The Federal Reserve Wants to Raise Rates

The Federal Reserve (Fed) has set the stage for raising US interest rates on Wednesday, thanks to the heyday of employment and the optimism that has prevailed in markets since President Donald Trump took office.

If the central bank needed a boost, it came on Friday when the job market showed strong job creation in February and fell by a tenth of a percentage point to 4.7% of the unemployment rate.

Even before that report, and despite questions about Trump’s economic agenda, influential members of the Fed’s monetary policy committee (FOMC) gave clear signals that rates could increase.

The FOMC will begin its two-day meeting on Tuesday, March 14 and the next day will announce its decision.

The Fed’s Vice President Stanley Fischer said members of the organization made a “conscious effort” to fuel the expectations of the people. “And I’m about to join,” he said.

Analysts say the Fed has already reached employment and inflation targets despite other not-so-good economic data.

“It’s really a simple decision,” Mickey Levy, an economist at Berenberg Capital Markets, told AFP. “Virtually (the Fed) has already reached its double mandate” of looking after employment and inflation, he said.

On Friday, a Fed poll showed that 93% of the market believes it will be announced an increase rates of 0.25 percentage points.

The world’s largest economy has been creating jobs since mid-2016 and the unemployment rate remains below 5% since last May.

On the inflation side, the consumer price index registered its highest annual rate in 4 years and stood at 1.9%, scratching the 2% target the Fed considers ideal.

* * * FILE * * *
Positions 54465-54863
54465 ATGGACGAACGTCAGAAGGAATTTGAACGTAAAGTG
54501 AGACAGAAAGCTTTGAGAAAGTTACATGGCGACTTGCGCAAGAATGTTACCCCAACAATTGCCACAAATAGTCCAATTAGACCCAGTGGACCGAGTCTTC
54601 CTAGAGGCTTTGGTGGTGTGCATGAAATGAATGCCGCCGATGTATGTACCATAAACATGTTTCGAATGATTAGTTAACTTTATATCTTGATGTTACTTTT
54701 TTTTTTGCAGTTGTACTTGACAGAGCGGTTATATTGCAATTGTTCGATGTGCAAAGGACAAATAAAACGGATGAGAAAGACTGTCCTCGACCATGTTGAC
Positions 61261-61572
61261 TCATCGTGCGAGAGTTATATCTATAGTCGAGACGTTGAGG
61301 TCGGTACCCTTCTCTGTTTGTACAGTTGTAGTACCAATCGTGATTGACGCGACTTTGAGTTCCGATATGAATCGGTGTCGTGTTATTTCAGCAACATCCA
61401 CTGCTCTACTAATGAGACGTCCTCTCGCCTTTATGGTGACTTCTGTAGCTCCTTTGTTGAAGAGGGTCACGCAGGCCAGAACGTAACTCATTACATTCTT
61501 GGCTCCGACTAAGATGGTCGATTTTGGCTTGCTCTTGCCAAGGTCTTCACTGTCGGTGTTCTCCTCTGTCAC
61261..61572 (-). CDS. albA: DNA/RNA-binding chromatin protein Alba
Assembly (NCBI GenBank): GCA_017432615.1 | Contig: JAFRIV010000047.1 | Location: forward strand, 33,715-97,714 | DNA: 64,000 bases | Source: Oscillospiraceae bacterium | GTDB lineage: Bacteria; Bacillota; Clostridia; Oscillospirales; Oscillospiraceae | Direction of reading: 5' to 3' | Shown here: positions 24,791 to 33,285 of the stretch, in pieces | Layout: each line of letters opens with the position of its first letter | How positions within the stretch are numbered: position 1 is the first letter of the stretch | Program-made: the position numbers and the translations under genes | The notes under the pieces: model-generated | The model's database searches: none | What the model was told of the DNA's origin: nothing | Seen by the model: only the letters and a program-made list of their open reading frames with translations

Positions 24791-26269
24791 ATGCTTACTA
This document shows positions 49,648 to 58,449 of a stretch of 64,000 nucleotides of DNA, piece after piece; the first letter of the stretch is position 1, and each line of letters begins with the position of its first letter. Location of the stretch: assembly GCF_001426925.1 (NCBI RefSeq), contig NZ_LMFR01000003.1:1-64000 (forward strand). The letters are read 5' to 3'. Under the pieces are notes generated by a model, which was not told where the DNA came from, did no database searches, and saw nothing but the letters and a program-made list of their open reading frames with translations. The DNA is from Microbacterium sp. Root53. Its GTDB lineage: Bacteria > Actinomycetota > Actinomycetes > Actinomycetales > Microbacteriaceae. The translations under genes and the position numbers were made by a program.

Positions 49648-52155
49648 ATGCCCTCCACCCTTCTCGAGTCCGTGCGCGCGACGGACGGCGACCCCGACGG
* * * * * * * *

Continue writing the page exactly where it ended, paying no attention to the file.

In addition, consumer confidence came in February to its highest point in 15 years.

Despite that scenario, Fed Governor Lael Brainard said there is still “room for further improvement in the economy”.

Brainard noted that core inflation, which excludes volatile food and energy prices, has been below the FED target in the past 8 years.

In addition, too many workers between the ages of 25 and 54 are out of the job market, and equally too many part-time employees have difficulty working full-time.

Steven Ricchiuto of Mizuho Securities admitted that, beyond employment and inflation, other US indicators are less convincing.

He mentioned, for example, modest GDP growth (1.9%) in the fourth quarter of 2016 and a growing trade deficit, which is bound to affect growth in the current quarter.

In January, personal consumption also fell, largely because the winter was warmer than normal and that lowered the household energy bill. Industrial production also fell, the sale of cars disappointed and the start of construction of homes dropped.

Moreover, given the political turmoil in Congress, it is not clear when, or whether Trump’s promised economic stimulus policy will kick off and sparked Wall Street euphoria.

The Fed has said it may need to raise interest rates faster if Trump fulfills its promise to cut taxes and increase public spending.

However, Levy said that, adjusted for inflation, rates are currently negative and the Fed has “inflated” its balance sheet because of the values it bought during the 2008 crisis as a way to stimulate the economy.

“We should not lose sight of where we are now. There was an excessive monetary slack,” he said, adding that even if he did not keep his promises, it would still be necessary to raise rates.

Members of the Fed agree with that and point out that although they increase, they will still remain low and will gradually tend to return to normal.

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